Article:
Tony Blair has urged Northern Ireland politicians to keep working at the peace process, hailing it as an inspiration “right round the world”
In an exclusive interview with the Belfast Telegraph, the former Prime Minister spoke of his pride in the political settlement here and said it was giving hope in the current search for peace in the Middle East.
He defended comments in his newly-published memoirs, where he praised Sinn Fein leaders and admitted “stretching the truth” during Northern Ireland negotiations.
And he paid tribute to ex-DUP leader Ian Paisley as a “deeply religious man”, saying he had been a hero to Mr Blair’s “ferocious” unionist grandmother.
The ex-Prime Minister spoke to this newspaper in Dublin last night, on a promotional tour for his autobiography, A Journey.
Recalling the “huge amount of time” he spent on the peace process here, he said: “It’s one of the things I’m very proud of and one of the things that is most satisfying.”
He also had this message for the province’s political leaders: “Don’t lose faith and keep working on it all the time, because it’s worth it.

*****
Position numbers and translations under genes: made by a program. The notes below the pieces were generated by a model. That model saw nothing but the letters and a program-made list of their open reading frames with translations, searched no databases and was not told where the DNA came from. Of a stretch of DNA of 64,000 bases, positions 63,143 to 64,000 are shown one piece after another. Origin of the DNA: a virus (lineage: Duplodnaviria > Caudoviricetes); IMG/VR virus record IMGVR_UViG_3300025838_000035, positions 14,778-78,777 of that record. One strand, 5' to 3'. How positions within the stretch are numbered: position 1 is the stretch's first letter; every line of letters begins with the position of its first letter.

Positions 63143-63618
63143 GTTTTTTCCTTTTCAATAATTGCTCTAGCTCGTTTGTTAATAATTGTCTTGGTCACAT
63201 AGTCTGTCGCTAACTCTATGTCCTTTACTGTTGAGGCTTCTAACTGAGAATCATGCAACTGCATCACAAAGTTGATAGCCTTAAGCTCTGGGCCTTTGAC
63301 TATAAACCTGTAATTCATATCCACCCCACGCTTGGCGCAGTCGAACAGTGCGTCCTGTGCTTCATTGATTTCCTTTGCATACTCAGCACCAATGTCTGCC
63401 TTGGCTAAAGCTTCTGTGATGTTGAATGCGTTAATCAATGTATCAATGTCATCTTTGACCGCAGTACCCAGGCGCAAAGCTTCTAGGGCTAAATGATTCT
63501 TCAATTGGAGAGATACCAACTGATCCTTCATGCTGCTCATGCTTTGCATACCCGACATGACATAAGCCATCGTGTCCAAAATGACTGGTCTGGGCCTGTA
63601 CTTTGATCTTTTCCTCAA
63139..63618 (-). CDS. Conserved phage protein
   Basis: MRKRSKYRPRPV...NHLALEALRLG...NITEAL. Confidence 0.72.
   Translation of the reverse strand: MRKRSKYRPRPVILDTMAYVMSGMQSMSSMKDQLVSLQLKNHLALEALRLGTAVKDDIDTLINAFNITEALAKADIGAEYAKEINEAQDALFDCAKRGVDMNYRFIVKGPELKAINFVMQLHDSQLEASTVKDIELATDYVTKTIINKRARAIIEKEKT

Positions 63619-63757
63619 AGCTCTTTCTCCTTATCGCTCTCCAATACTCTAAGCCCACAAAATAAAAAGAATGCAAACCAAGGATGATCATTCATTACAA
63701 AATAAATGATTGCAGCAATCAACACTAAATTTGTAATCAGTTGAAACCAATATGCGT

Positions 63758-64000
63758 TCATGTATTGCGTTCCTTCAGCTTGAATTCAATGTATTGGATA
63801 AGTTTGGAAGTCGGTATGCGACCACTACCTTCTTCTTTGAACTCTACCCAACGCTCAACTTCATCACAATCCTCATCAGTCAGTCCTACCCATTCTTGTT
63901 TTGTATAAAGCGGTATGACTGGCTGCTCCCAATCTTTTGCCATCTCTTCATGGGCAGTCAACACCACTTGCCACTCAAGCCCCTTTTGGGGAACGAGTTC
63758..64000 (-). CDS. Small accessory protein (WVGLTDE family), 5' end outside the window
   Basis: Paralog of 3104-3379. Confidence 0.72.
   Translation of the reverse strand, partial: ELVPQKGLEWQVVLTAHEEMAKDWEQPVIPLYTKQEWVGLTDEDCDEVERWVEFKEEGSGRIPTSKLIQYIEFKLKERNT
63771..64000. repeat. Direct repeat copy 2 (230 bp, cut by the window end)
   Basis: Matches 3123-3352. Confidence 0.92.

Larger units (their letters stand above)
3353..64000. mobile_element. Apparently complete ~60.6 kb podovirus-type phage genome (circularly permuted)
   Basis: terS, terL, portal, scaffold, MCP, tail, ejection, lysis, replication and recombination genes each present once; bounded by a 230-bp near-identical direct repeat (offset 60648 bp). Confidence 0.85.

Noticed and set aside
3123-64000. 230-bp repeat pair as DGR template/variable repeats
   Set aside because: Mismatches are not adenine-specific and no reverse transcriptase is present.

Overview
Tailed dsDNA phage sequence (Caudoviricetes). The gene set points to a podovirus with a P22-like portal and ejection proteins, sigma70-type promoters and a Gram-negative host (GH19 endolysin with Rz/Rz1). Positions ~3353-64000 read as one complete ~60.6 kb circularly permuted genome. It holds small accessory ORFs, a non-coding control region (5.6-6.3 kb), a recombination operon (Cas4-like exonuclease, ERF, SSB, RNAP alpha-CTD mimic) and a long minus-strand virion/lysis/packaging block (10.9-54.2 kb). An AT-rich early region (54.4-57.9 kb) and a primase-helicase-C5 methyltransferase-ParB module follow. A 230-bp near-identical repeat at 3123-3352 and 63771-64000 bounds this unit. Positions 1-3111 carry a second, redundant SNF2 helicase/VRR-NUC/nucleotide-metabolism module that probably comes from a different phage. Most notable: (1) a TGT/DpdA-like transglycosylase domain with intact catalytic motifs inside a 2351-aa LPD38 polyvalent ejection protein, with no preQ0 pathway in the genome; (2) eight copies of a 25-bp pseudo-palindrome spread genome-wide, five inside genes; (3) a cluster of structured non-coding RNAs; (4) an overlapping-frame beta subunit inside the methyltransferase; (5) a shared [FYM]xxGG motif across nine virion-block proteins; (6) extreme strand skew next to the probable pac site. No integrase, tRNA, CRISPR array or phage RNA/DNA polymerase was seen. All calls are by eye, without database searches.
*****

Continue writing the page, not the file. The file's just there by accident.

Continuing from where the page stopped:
“And just remember that right round the world there are people who have taken heart from it.”
Mr Blair also said: “I know this from the Middle East peace process now, that I’m engaged in intimately, that one of the things that gives them hope is the success of the Northern Ireland process.
“It’s a big symbol of change and possibility right round the world.”
The memoirs have attracted controversy over references to “creative ambiguity” in negotiations here, and to his having stretched the truth “on occasions past breaking point” in the run-up the 2007 power-sharing deal.
Mr Blair said the process would not have succeeded without “a certain amount of creative ambiguity”.
He also said that he had stated in a keynote 2002 speech that the time for this ambiguity had ended.
And he added: “In the end, the IRA gave up violence and the DUP shared power and that was what it was all about.”
He defended his praise of Sinn Fein’s Gerry Adams and Martin McGuinness and rejected accusations of naivety.
“Of course, I understand that there were things done in the past that were completely wrong.
“I think that one thing about the peace process is that you do and can move on.”
Mr Blair acknowledged the “concerns and anxieties” of the UUP and SDLP over being increasingly marginalised as the process focused on the DUP and Sinn Fein.
He said that on the nationalist side a lot of time was spent with Sinn Fein.
“And David Trimble, I think perfectly understandably, felt I was never doing enough for him.
“But I think that it is in the nature of these processes that they’re a bit like that.”
Mr Blair added: “I’m not sure we could have done it any differently.
“But I’ve always said that I fully understand their anxiety that I leant too much the other way.”